Parental favoritism is linked to drug and alcohol use in teenagers (and if you’re using drugs and alcohol, you’re flirting with addiction). If your parents have a favorite child, the other kids are more likely to experiment with smoking, drinking, and using drugs.
Are you the favorite child? You may have a whole ‘nother set of issues to contend with! In The Favorite Child, Ellen Weber Libby explores why parents, consciously or unconsciously, choose a favorite child. She describes the long-term effects of being the favorite son or daughter, and discusses family situations where parents have successfully made each of their children feel favored and have instilled in their children a healthy emotional balance.
If you were the favorite child and your sibling struggles with addiction, read 6 Ways to Help Your Alcoholic Brother or Sister. I don’t review drug rehabilitation centers or suggest alcohol treatment recovery plans, but the article might help you support your addicted sibling. Drug and alcohol use often starts in the teenage years, and may be connected to family dynamics.
In this article, I share research that links parental favoritism with drug and alcohol addiction. The research didn’t specify teenage drug and alcohol use; I’m making that assumption because kids under 12 seem less likely to use drugs and alcohol. And, adults over 18 seem less likely to experiment with drugs and alcohol because of parental favoritism.
This is an interesting study by Brigham Young University professor Alex Jensen.
Drug Use in Teens and Parental Favoritism
The bottom line of this study – besides the finding that alcohol and drug use is related to parental favoritism – is that the link between substance use and favoritism didn’t exist among families that take a strong interest in each other. Healthy, happy families aren’t as prone to fall into the addictions trap as unhappy families are.
The stronger and more connected you are as a family, the less likely parental favoritism will lead to unhappy stints in alcohol and drug rehab centers.
Parental favoritism has a greater effect in disengaged families. For families that aren’t very close to each other – so-called “disengaged” families – favoritism was strongly associated with alcohol, cigarette and drug use by the less-favored children. In these families, children who view themselves as slightly less favored were almost twice as likely to use alcohol, cigarettes or drugs. If the preferential treatment was perceived to be dramatic, the less favored child was 3.5 times more likely to use any of these substances.
In other words, favoritism appears to be the most problematic when love and support are generally scarce.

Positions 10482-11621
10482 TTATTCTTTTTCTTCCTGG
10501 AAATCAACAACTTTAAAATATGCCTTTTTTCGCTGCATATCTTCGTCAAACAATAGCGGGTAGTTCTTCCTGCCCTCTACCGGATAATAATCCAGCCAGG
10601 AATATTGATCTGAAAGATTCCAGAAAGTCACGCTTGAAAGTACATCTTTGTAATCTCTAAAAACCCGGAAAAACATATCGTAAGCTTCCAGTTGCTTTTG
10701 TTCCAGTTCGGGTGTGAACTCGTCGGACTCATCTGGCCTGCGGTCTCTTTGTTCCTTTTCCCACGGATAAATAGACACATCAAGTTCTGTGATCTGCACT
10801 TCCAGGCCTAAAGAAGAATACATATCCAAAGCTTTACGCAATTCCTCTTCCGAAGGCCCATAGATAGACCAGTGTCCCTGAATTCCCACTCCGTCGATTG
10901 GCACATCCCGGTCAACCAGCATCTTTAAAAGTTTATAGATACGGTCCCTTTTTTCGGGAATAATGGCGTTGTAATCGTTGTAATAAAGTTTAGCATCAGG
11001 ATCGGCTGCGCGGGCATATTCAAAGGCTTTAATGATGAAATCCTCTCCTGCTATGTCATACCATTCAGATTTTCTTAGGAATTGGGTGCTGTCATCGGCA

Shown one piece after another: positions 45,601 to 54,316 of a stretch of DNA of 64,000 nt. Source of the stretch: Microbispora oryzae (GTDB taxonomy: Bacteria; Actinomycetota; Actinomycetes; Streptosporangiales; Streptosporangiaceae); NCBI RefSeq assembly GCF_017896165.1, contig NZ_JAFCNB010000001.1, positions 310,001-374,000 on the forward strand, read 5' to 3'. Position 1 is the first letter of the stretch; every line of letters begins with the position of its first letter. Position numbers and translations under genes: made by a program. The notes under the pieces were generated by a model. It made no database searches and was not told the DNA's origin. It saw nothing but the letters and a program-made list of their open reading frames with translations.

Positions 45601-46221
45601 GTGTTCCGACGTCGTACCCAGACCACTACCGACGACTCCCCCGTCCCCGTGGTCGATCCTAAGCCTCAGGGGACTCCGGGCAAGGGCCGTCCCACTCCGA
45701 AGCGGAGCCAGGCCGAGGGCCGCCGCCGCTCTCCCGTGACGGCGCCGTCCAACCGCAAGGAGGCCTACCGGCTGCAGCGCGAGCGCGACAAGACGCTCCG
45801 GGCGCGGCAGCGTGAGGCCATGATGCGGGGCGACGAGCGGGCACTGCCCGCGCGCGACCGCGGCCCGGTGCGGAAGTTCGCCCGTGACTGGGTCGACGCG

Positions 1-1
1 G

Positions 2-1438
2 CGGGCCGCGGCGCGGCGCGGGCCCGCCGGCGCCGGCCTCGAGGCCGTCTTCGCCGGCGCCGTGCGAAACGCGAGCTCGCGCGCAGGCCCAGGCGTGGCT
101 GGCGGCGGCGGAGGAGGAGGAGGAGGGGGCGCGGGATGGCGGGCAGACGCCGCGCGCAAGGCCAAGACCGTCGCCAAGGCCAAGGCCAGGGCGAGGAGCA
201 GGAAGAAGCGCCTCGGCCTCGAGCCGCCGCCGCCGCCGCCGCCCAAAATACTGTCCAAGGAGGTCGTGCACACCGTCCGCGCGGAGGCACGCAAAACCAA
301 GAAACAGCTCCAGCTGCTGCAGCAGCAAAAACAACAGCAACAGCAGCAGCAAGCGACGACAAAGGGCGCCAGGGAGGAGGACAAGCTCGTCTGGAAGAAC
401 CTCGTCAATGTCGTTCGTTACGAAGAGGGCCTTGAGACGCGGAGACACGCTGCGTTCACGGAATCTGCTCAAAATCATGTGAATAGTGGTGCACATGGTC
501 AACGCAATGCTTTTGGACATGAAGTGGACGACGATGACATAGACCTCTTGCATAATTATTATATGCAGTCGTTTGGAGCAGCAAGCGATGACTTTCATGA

One thing that wasn’t addressed in this research study was the other factors that contribute to drug and alcohol use (and stints in drug rehabilitation and alcohol treatment centers, which are traumatic for the whole family). It’s possible that parents who are disengaged are struggling with addiction issues themselves. This may lead kids to experiment with drugs and alcohol, and become addicted. So the link between parental favoritism (or not being the favorite child) and drug and alcohol use may not be clear cut. Exposure to drugs and alcohol has an effect on a kid’s choice to use and possibly become addicted.
Drug and alcohol use escalated in children who weren’t favored. Jensen said that with parental favoritism in disengaged families, it wasn’t just that the non-favored kids were more likely to use any substances. It was also that their existing smoking, drug, and alcohol use escalated if and when they perceived themselves not to be a favorite. Or if they were smoking and drinking, they were more likely to also use drugs.
How do you know you’re the favorite child? My sister and I always agreed I was the favorite of both my mom and my grandma. I can’t remember exactly why we thought this, but there were signs of parental favoritism. My mom would link arms with me when we were walking, or my grandma would talk to me more.
Whether parental favoritism actually exists is less important than the perception. When you ask people which sibling gets preferential treatment, their perception often doesn’t match reality. That is, kids may see favoritism while parents deny it…but reality doesn’t matter. Perceptions matter more.
“It’s not just how you treat them differently, but how your kids perceive it,” Jensen said. “Even in the case where the parents treated them differently, those actual differences weren’t linked to substance use – it was the perception.”
How to Avoid Parental Favoritism
Jensen offered a simple tip for avoiding parental favoritism: Show your love to all your children at a greater extent than you currently are. Parent your kids with more warmth and less conflict, and you reduce the chances of drug use and alcohol addiction. I think it’s also important to remember that no matter how you parent, your kids will make their own choices. You may not think parental favoritism is a factor, but your kids may see your behavior differently.
Another way to avoid the perception of playing favorites is to look for unique things that each of your children are trying to build into their identity. “Every kid as they get older develops their own interests and start to have their own identity,” Jensen said. “If you value that and respect that, and as a parent support what they see as their identity, that would help them feel loved.”
What are your thoughts on parental favoritism and teenage drug and alcohol use?
If your parents are the source of all sorts of madness, read How to Deal With Difficult Parents.
Source of the research on being the favorite child and addictions: Favoritism linked to drug use in ‘disengaged’ families, in the Journal of Family Psychology.